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Re: Doing Web services right

protocol design request response reply
Mike Champion wrote:
> On Wed, 12 Mar 2003 14:09:18 +0000, Bill de hÓra 
> <bill.dehora@p...> wrote:
>> The thing is, to do anything interesting, are the users being burdened 
>> with reinventing protocols? As Geoff Arnold pointed out recently, API 
>> and protocol design require very different mindsets and approaches. 
>> Just shipping data around, really means just shipping data around 
>> /with/ service level agreements.
> To be honest, this is something I'm having a hard time coming to grips 
> with.  

Ok, but you just need to see the way the industry is hovering around 
a nunber of reliable messaging standards, recent discssion on the 
W3C ws lists, or at a lower level in Java-land, the SOAP --> Servlet 
--> JMS idiom, or even SOAP-->ASP-->BizTalk, to realize that 
shiipping stuff around is a minimal expectation. Assuming the apps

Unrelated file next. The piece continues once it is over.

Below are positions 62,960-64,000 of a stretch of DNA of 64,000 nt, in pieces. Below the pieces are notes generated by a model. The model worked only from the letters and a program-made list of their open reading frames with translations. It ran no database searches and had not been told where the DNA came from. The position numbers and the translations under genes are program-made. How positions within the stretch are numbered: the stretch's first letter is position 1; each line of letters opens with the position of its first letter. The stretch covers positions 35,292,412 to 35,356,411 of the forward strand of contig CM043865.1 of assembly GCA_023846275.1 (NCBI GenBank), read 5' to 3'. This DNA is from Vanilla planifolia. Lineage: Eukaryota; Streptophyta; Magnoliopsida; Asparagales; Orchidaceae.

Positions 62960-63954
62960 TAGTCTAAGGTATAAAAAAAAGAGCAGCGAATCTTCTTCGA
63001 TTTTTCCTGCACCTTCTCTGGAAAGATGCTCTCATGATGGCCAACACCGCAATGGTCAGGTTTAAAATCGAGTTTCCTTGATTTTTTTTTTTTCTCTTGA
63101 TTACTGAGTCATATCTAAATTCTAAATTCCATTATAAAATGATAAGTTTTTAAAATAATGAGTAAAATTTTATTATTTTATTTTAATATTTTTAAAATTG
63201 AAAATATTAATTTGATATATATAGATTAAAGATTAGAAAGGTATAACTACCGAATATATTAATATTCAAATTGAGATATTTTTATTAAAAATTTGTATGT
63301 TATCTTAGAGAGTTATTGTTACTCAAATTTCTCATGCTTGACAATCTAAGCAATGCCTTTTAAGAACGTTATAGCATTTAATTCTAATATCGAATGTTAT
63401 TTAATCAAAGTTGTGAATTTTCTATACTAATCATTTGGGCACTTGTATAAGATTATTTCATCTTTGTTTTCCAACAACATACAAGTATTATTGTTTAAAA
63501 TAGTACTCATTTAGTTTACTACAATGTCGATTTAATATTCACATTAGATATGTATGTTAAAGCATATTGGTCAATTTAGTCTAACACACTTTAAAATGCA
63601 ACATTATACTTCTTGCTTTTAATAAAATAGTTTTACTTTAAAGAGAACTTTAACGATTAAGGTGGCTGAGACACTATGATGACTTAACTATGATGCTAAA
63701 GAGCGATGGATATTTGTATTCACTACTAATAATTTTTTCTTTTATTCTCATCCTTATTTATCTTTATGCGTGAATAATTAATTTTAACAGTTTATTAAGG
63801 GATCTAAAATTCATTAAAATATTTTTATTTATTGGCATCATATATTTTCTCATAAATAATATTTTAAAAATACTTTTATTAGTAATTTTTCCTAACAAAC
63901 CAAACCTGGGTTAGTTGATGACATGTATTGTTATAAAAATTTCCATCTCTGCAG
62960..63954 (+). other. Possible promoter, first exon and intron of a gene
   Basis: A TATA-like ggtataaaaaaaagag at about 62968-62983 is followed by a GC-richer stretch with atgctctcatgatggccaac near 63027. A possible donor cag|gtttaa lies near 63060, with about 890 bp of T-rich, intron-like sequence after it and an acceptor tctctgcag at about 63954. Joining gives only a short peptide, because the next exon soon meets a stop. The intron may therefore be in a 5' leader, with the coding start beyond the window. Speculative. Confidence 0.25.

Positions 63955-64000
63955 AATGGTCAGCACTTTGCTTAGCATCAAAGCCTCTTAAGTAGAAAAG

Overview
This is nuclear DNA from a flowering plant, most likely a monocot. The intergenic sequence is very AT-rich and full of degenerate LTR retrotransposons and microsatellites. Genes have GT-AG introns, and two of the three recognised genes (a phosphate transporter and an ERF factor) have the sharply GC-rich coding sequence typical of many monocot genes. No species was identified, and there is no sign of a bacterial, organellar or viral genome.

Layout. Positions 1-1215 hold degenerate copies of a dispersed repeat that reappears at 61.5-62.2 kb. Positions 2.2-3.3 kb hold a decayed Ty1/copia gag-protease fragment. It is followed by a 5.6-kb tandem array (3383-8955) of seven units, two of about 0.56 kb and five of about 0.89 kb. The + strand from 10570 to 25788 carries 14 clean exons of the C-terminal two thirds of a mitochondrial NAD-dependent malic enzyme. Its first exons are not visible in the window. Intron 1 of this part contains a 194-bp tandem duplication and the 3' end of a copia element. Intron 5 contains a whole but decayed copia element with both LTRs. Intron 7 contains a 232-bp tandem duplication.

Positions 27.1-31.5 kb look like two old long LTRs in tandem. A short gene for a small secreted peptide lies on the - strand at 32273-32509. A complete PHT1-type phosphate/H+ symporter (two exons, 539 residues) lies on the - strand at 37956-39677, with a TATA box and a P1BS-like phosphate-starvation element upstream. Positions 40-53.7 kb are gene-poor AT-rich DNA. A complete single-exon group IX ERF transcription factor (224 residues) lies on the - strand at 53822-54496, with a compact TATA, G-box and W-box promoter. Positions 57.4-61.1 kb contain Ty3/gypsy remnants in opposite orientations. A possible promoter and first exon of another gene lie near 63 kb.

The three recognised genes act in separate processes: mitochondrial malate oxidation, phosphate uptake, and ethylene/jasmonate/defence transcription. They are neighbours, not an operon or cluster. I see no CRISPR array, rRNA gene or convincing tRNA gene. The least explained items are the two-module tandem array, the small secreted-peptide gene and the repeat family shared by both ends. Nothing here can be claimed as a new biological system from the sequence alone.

can talk, the next thing people want is the data Fedexed.

> The RESTifarians make a strong point that every WSDL file defines 
> a new "protocol", and that ordinary users can't be expected to grasp the 
> subtleties of protocol design.  Getting back to my original point, that 
> seems like saying that the specific message format that a CGI (or 
> ASP/JSP/etc.) backend expects is a "protocol."  

I don't buy the ordinary user excuse too much. But I do know it 
takes time and effort to craft anything halfway decent in terms of a 
protocol or MEP above beyond request-response, which contradicts or 
offsets to a degree the application integration speeds WS are 
supposed to offer. Maybe the tradeoff is still a good one. But now 
we're way of the XML chart...

> True in the literal 
> sense of the word "protocol" in English, but I'm not sure it means 
> anything more than "the minimal expectation by the server of the 
> information content needed to do its job" (which is my understanding of 
> the position that folks including Walter Perry and Sean McGrath 
> advocate).  

Which is entirely sensible. But we're talking about sequences of 
messages that don't compose so well from request-response pairs. 
Reliable sequences can require 5 or more messages for the endpoints 
to come to agreement. Nobody talks about tranasction-neutral XML 
databases; maybe that's more obviously dubious.

Bill de hÓra


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